At a Glance
Second amended complaint filed in D.C. District Court on April 25, 2022.
NYU Immigrant Rights Clinic, Just Futures Law
Free Migration Project; First Unitarian Church of Salt Lake City; Austin Sanctuary Network; María Chavalán Sut; Vicky Chavez; Edith Espinal; and Hilda Ramirez
Leaders of the National Sanctuary Collective and allied organizations filed a challenge ICE’s practice of issuing exorbitant civil fines against people who have taken sanctuary in houses of worship, including the four women who are plaintiffs in the lawsuit. The case stems in part from FOIA litigation regarding the civil fines.
In the summer of 2019, ICE targeted high-profile activists in sanctuary—all of whom fled persecution in their countries of origin—with notices stating its intent to seek up to $500,000 in fines from each of them. These notices were abruptly withdrawn, only to be re-issued several months later in 2020 against several individuals. Today, each woman faces the possibility of fines of approximately $60,000.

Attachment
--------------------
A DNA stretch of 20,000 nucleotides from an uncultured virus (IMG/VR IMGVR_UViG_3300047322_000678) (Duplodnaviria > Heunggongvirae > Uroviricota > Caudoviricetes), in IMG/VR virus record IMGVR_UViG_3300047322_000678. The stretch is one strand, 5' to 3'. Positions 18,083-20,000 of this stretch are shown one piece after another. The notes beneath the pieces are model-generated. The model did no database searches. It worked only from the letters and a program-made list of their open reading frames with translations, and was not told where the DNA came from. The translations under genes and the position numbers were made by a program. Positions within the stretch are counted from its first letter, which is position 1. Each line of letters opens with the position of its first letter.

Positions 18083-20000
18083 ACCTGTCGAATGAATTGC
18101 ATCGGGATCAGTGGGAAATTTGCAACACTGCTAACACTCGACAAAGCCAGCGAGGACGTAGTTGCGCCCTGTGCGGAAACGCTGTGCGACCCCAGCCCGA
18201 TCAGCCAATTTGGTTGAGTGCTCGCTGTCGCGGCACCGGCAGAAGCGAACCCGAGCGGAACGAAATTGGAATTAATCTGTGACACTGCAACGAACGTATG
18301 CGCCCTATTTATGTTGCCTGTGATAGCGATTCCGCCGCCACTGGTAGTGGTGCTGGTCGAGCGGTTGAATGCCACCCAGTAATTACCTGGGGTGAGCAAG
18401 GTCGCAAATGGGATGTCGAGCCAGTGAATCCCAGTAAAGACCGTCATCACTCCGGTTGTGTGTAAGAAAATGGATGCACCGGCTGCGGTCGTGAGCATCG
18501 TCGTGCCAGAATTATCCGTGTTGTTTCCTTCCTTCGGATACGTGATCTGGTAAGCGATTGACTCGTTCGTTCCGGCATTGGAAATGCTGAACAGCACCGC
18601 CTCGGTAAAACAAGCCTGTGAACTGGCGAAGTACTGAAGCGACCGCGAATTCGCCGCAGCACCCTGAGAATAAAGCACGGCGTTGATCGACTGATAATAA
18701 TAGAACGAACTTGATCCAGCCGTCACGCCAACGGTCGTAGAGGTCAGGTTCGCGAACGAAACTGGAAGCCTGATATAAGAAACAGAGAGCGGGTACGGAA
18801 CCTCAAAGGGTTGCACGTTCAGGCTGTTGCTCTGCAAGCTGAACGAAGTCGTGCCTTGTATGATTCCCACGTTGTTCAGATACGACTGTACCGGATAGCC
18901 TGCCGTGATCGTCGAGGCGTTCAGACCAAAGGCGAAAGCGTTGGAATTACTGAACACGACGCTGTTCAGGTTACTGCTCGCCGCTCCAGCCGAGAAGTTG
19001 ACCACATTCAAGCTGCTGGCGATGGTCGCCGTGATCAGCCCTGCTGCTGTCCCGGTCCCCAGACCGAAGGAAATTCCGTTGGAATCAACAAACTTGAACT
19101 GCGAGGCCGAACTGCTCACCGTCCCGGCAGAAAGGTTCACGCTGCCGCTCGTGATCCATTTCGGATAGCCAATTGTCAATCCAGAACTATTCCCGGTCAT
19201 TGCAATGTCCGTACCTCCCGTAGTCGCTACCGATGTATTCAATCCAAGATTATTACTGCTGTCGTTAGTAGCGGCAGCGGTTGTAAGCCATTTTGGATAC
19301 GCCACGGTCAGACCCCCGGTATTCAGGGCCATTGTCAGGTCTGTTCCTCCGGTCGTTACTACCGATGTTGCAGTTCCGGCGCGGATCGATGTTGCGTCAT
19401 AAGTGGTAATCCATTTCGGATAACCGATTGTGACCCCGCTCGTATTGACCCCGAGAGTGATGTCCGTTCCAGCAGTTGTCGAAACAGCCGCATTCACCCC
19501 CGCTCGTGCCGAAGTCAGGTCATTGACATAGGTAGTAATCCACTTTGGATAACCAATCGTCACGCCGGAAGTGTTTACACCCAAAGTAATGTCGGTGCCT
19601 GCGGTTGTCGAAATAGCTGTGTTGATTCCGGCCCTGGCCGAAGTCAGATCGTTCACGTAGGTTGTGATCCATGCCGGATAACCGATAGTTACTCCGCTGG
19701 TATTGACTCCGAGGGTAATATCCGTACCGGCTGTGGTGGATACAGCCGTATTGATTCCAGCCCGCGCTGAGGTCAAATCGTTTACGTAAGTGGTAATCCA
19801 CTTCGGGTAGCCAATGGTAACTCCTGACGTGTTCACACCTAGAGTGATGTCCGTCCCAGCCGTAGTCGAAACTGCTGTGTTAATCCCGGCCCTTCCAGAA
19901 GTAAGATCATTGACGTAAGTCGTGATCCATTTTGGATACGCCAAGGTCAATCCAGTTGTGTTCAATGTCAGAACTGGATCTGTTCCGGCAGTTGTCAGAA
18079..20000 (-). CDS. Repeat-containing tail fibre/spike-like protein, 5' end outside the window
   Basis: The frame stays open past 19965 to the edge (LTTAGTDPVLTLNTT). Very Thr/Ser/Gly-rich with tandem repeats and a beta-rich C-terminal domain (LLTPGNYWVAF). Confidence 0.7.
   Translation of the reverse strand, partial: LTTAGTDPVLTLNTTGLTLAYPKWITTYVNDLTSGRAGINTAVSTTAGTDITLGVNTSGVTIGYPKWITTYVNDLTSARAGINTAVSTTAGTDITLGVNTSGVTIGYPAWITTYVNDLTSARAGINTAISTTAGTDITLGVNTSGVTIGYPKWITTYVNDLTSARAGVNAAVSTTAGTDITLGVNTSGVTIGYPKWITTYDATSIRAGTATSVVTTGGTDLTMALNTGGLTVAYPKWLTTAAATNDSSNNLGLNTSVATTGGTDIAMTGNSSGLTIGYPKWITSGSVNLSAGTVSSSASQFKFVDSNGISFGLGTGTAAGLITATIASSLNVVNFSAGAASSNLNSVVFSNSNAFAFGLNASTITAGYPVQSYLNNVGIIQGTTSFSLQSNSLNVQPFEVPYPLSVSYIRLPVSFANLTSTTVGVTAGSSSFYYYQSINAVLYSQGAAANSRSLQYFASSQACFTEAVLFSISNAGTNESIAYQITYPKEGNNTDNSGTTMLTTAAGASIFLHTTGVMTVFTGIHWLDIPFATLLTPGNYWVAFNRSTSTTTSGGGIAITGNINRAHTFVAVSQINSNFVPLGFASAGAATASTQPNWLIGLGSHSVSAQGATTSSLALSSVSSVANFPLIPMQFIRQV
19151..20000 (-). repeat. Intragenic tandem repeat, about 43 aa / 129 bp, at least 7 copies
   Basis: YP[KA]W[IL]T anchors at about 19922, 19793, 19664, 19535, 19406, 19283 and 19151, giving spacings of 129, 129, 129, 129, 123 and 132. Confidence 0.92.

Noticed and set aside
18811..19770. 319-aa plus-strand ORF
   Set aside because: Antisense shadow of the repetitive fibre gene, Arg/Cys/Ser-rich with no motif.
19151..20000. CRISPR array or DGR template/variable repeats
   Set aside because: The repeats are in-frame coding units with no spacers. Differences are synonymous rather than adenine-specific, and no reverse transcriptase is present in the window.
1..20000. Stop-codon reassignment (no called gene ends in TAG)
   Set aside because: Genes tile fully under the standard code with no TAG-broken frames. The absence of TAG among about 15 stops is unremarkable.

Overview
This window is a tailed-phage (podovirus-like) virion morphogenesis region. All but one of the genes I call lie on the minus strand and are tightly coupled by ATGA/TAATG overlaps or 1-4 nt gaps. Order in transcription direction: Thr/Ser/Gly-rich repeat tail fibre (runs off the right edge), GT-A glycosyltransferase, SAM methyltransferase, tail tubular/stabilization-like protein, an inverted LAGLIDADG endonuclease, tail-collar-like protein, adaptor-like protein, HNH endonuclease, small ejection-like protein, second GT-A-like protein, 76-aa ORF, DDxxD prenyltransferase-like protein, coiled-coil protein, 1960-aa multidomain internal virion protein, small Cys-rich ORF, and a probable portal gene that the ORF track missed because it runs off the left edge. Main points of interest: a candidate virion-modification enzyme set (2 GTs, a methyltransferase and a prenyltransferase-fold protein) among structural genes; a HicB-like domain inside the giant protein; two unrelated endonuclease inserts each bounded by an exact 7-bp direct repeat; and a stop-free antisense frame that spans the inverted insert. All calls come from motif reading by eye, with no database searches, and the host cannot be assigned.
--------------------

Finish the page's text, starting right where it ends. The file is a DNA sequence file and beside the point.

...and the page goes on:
Records obtained through Freedom of Information Act litigation confirmed that these fines are part of a years-long effort by high-level Trump administration officials and ICE to target sanctuary leaders. The suit argues that these records prove, along with other evidence, that ICE issued the excessive fines to sanctuary movement leaders to stop them from speaking out and participating in the sanctuary movement.
The women are bringing claims against ICE and various officials under the First and Eighth Amendments and the Religious Freedom Restoration Act. The leaders allege that the government’s discriminatory and retaliatory issuance of these exorbitant civil fines infringes upon their rights of free speech, association, and religion, as well as their right to be free from excessive fines. They also allege that the government has violated the Religious Freedom Restoration Act. The decision to take sanctuary is an act of faith. Each of the individual plaintiffs have spoken out about their decision to take sanctuary as an exercise of their religious faith and work closely with the churches that have offered them sanctuary to expose the injustices of federal immigration policies.
This case is part of the Center for Constitutional Rights' larger work on behalf of activists and immigrant rights.